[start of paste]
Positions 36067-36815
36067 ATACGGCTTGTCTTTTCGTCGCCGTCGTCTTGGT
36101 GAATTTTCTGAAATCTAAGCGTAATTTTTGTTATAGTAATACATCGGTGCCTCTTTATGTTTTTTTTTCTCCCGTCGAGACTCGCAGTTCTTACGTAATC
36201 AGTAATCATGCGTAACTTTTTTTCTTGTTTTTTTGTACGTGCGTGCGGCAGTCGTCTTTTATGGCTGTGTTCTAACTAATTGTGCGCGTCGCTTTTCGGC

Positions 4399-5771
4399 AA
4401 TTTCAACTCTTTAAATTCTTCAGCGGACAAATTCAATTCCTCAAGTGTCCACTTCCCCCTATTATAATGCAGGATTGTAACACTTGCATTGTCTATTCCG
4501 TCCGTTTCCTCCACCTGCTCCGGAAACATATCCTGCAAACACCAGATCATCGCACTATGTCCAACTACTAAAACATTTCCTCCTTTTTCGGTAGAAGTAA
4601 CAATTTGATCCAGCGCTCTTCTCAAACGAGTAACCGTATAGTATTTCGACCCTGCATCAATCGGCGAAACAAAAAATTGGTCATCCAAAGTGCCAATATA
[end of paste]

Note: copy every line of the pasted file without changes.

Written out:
Positions 36067-36815
36067 ATACGGCTTGTCTTTTCGTCGCCGTCGTCTTGGT
36101 GAATTTTCTGAAATCTAAGCGTAATTTTTGTTATAGTAATACATCGGTGCCTCTTTATGTTTTTTTTTCTCCCGTCGAGACTCGCAGTTCTTACGTAATC
36201 AGTAATCATGCGTAACTTTTTTTCTTGTTTTTTTGTACGTGCGTGCGGCAGTCGTCTTTTATGGCTGTGTTCTAACTAATTGTGCGCGTCGCTTTTCGGC

Positions 4399-5771
4399 AA
4401 TTTCAACTCTTTAAATTCTTCAGCGGACAAATTCAATTCCTCAAGTGTCCACTTCCCCCTATTATAATGCAGGATTGTAACACTTGCATTGTCTATTCCG
4501 TCCGTTTCCTCCACCTGCTCCGGAAACATATCCTGCAAACACCAGATCATCGCACTATGTCCAACTACTAAAACATTTCCTCCTTTTTCGGTAGAAGTAA
4601 CAATTTGATCCAGCGCTCTTCTCAAACGAGTAACCGTATAGTATTTCGACCCTGCATCAATCGGCGAAACAAAAAATTGGTCATCCAAAGTGCCAATATA